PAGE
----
Automattic, parent company of WordPress.com and founded by WordPress creator Matt Mullenweg, is perhaps the best example of a fully distributed company. The company’s recent closure of its San Francisco office is part of a long culture of remote work – only six percent of its employees work in the Bay Area, with the rest spread out over 50 countries . As a billion-dollar business, Automattic is testament that companies can thrive even with flexible working arrangements.
New ways of work are increasingly becoming the rage on the other side of the world. According to the Microsoft Asia Workplace 2020 study, only 29 percent of respondents in Asia-Pacific spend all their work hours in the office, with a full three quarters relying on smartphones for work . As the digital natives of Generation Y and Z enter the workforce, this trend is only set to accelerate.
In this age of rapid business and technological change, changing values and a dearth of talent are also driving different ways of working. Telstra’s Connecting Commerce report found that the digital talent crunch is a top worry for many executives in Asia-Pacific and around the globe . The need to fill in the gaps, and a thirst for work-life balance will fuel part-time, after-hours, contractors, freelancers and other flexible working relationships. Creating a more flexible working environment will be a key step towards attracting and retaining talent.
The next-generation technologies enabling future ways of work
So, what does the future workplace look like? As far as we can imagine, it will be characterised by flexibility, mobility and collaboration. In other words, businesses must allow employees choice when it comes to working hours, the ability to work from anywhere at any time, and to collaborate effortlessly in teams scattered across the globe. Slack, Whispir, Cisco’s Spark and Microsoft’s Teams are some digital collaboration tools that are already becoming mainstays in every organisation, enhancing work in dynamically changing, agile teams.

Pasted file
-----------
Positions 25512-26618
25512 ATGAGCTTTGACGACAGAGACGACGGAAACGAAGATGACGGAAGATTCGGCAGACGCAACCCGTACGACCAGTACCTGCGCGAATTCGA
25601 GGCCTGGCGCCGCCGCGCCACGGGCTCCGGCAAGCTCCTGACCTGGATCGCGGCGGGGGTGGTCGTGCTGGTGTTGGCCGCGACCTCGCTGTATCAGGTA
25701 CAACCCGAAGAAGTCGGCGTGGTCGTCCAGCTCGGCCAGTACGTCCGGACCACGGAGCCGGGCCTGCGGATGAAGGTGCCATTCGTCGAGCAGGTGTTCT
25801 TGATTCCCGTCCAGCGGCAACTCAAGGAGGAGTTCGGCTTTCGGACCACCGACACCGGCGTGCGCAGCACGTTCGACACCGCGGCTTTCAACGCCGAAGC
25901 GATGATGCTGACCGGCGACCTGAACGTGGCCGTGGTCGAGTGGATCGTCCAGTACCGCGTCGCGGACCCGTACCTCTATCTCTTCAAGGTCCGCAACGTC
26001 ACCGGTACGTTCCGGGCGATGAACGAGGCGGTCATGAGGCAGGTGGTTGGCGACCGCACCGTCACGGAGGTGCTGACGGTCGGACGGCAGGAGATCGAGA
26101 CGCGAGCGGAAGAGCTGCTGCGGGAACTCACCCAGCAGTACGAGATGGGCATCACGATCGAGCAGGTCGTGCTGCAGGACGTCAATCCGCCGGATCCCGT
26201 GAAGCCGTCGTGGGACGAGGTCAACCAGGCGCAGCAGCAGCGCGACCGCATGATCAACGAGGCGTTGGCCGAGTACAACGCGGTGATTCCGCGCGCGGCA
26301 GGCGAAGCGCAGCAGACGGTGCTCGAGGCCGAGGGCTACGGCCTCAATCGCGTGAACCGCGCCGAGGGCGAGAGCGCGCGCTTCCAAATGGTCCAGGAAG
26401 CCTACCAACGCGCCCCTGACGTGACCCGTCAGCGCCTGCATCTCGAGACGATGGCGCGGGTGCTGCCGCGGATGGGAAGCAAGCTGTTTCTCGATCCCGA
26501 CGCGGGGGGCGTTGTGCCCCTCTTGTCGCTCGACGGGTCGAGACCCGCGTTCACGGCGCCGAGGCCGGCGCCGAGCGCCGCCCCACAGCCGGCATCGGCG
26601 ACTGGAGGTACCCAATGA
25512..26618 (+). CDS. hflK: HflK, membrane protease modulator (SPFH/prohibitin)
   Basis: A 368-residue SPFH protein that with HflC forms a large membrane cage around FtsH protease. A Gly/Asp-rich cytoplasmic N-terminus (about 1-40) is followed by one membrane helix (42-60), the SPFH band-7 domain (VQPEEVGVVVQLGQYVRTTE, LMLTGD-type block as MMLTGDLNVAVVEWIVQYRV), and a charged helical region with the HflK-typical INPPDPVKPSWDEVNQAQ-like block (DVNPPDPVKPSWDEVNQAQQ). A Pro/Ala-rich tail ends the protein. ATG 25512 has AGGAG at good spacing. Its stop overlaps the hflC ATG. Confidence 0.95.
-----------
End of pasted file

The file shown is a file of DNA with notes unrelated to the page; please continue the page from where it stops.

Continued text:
1. Mobile and cloud
A good example of how a simple adoption of IT can liberate a workforce is The United States General Services Administration’s (GSA) rethinking of its workspace approach. As part of a larger effort to modernise its IT footprint, the organisation adopted mobile and cloud technologies, allowing workers to connect to critical systems any time they needed. This capability was pivotal during Hurricane Sandy in 2012, allowing field workers to carry out crucial emergency response wherever they could find an internet connection.
2. Internet of Things (IoT)
By 2019, 86 percent of all organisations in Asia-Pacific will also have some form of IoT technology in place . The emerging trend of everything-to-everything communication will coincide with artificial intelligence, resulting in virtual assistants and intelligent devices to automate tasks like making lists and scheduling appointments. With these in place, employees’ time is freed up to engage productively with meaningful, strategic work.
3. Call convergence in the network
72 percent of organisations in Asia-Pacific say that the majority of their employees use personal computing devices in the workplace . While Bring Your Own Device (BYOD) policies save costs for the organisation and increases employee productivity, continuity between desk phone and mobile phone is often compromised.
Call integration in the network allows seamless switching between the desk and mobile phone. Front-of-house staff in particular become liberated from their work desks – always contactable at a single number while on the move, resulting in greater productivity and customer satisfaction.
A new kind of mobile network for a new way of work
Just as a building needs strong foundations, next-generation technologies need a new kind of network. Reliable connectivity, higher capacity and lower latency are key to support more people exchanging a greater volume of data at the same time. In addition, more than 80 percent of executives believe that 5G technologies will have positive effects on multiple areas of their business . This will be the next frontier for the network, and will plumb the full potential of next-generation technologies to deliver business outcomes.
In 2015, Gartner declared that “every employee is a digital employee” . That still holds true today, if not truer than ever. With the right business culture, human resource practices and managed service provider, organisations are well on the road to a holistic digital workspace strategy. At the end of the day, a digitally liberated workforce is an engaged workforce – and that only spells good things for the organisation at large.
Håkan Ericsson, Chief Technology Officer, Telstra